Monday, August 16, 2010

The Nawaday Cinema Garden - Yangon, Myanmar

Yangon's northern reaches differ vastly from the southerly tip with its gilded grid city, coarse and gritty. The density thins out considerably up here. In many ways it's a typical "other side of the tracks" division, minus the rigid social dichotomy so often associated with the cliche. The changes are more physical than they are demographic, but by no means exclusively so. In fact, this is where most of the country's elite make their homes, hidden away behind imposing stone walls, crowned with rings of tightly coiled barbed wire.

In contrast to the cramped time capsule of architectural intrigue to the south - the grid city proper - Yangon north of the tracks is a sprawl of development, some parts leafy and suburban, others just as built up as the grid below. The entire stretch is bound together by a network of winding roads, peppered throughout with lush parks, shanty towns, socialist-inspired housing blocks, retail shopping centers, fortified designer homes and pockets of jungly vegetation yet to be cleared. Perched above it all, near 8 Mile on Kaba Aye Pagoda Road, is the grand Nawaday Cinema Garden - a movie behemoth the likes of which I've seldom seen.

The Nawaday Cinema Garden, with brass statue and water fountain in front.

I ought to know the significance of this statue, but I never found out. It looks like a mythological being from Buddhist lore holding a socialist star.

The Nawaday was one of the rare theaters which actually intimidated me at first sight. Neither beautiful in design nor charming in detail, its grounds felt more like a government compound, with the 4th plenary session of the politburo's 5th commemorative celebration of the 12th 5 year planning failure being held inside. I crawled out of the taxi half expecting to be dragged away by armed guards. "You've seen too much, imperialist swine" they would say, while driving me blindfolded to a malarial detention center.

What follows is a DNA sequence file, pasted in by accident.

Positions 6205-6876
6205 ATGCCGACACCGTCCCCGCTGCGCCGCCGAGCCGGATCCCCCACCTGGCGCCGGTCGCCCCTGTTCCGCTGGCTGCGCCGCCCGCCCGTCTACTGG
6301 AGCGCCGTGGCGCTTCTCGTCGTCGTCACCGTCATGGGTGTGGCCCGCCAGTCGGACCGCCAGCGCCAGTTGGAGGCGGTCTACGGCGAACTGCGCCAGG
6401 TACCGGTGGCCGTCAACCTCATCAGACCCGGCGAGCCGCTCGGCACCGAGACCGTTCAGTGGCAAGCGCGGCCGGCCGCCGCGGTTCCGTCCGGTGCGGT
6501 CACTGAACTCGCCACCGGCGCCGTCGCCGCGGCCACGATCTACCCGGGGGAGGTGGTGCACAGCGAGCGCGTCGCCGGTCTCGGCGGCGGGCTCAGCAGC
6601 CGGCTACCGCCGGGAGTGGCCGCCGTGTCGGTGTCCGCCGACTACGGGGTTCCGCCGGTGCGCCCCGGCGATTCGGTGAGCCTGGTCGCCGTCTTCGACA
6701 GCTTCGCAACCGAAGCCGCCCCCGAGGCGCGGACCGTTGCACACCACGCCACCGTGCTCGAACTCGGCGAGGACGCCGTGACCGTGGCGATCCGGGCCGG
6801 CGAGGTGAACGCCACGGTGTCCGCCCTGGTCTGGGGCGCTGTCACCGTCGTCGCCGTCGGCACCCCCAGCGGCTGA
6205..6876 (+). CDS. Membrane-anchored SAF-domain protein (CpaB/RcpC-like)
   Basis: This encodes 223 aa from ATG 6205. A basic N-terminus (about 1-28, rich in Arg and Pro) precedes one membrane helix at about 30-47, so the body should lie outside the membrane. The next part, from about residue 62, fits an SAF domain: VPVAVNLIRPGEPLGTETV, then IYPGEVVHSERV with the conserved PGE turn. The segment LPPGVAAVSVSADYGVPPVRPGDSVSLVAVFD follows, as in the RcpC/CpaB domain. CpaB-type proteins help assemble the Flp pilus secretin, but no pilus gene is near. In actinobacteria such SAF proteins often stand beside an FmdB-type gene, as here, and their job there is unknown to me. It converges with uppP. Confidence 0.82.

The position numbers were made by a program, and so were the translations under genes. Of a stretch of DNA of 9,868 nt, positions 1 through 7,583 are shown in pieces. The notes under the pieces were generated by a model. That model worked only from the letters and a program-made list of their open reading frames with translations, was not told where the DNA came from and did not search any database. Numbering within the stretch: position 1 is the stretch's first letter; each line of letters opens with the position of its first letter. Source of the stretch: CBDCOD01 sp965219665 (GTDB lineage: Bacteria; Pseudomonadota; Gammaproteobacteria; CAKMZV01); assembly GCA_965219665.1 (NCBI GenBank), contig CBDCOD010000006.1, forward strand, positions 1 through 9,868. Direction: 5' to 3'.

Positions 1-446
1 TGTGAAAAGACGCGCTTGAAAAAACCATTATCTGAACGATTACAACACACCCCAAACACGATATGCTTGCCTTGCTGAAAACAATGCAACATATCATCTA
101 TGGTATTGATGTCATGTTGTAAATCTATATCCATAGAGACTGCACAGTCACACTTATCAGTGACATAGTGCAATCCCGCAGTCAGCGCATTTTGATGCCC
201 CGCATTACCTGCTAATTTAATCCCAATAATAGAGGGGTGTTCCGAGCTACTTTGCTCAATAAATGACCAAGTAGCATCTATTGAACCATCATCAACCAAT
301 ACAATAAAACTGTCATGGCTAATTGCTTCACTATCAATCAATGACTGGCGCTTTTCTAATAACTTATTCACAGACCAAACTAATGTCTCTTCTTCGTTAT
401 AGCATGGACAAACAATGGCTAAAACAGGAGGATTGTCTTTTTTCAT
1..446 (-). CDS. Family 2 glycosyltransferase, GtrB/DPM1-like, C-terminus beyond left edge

Overlooking the grand atrium of the lobby

The domineering aesthetic, it turns out, is no accident. This mammoth of movie theaters in Yangon's northern suburbs was built by the government; a State-conceived effort in mass appeasement circa 1990 - May 30th, to be precise. Yes, the Nawaday was the first of four such theaters I would come across that were commissioned by the State, the other three being in the city of Mandalay.

Movie theater construction is not usually a priority of government. That being said, across the eastern border in Thailand there are a few that can be traced to the Fascist government of Field Marshall Phibunsongkram, and another which was financed by King Prajodhipok back in 1932, but other than that, cinema building has been a private affair. Myanmar's case differs slightly, however. Despite state ownership of the cinema halls, they're almost all leased out to private entities who run the day to day operations. The Nawaday is no exception. This one-thousand seat megalith has been under contract by the San Shwe Co. since 1997.

Nonetheless, it's interesting to note that the State was behind the construction of at least 4 theaters between 1984 and 1998.

An expansive lobby, bathed in natural light, brings to mind train stations and other grandiose public structures.


Ticket queue beneath the stairs

Ticket windows

Up to balcony seating

The little bucket is not a waste bin, but a spittoon. Myanmar is a betel chewing country.

The Nawaday Cinema Garden and the little Chinese restaurant beside it.

The farewell committee

The next time somebody says "Myanmar's government has never done anything good for the country," remember the Nawaday.

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